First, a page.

Malcolm Gladwell states that it takes 10,000 hours to become a master of anything.
Have you put 10,000 hours into your writing?
If you’re not even close, it’s going to show. Your writing will be rough around the edges. Your technique will be off. You may make some egregious errors in plotting. Your description could be overdone or nearly nonexistent. Your characters may be poorly developed. Your dialogue might sound unrealistic.
Don’t freak out! All of this is part of the growth process when you’re an aspiring writer. You’re normal. You’re not a bad writer. You’re exactly where you’re supposed to be.
You’re going to make mistakes, plenty of them; and if you show other writers your stuff, they’ll pick it apart. That’s a good thing. They’re helping you, even though it feels like they’re insulting your precious literary babies.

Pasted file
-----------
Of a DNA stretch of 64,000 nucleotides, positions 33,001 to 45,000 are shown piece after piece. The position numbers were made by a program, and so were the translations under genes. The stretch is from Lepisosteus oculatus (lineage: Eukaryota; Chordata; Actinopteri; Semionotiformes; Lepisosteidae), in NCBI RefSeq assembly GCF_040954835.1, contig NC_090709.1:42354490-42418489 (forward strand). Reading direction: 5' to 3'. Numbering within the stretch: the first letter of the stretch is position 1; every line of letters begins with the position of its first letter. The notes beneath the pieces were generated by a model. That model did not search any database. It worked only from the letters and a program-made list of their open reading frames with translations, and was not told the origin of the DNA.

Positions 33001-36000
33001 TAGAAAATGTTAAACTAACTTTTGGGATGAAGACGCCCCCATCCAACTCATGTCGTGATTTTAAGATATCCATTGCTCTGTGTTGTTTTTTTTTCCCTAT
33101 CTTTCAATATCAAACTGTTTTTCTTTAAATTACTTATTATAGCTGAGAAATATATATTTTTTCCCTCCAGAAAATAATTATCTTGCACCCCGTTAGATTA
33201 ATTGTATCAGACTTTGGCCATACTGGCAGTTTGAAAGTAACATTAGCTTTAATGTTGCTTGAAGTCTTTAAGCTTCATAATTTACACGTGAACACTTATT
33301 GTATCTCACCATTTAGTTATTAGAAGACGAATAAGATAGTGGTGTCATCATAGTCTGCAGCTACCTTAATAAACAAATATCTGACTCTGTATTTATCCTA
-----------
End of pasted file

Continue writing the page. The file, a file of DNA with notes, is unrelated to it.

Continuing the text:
I don’t personally believe in literary genius; I believe in literary effort. If you put the effort in, you’ll become a stellar writer. If you don’t, you’ll have to deal with constructive criticism, which isn’t such a bad thing.
When you do face constructive criticism of your fiction (or any other type of writing), always remember the following three things:
1. Remember that it’s not meant as a personal attack.
2. Remember that’s in your best interest to get critiqued if you would like to improve your writing.
3. Remember that an aspiring writer who puts the effort in is constantly increasing her/his abilities.
How do you handle constructive criticism of your writing? Have you ever felt uncomfortable when receiving constructive criticism? Why?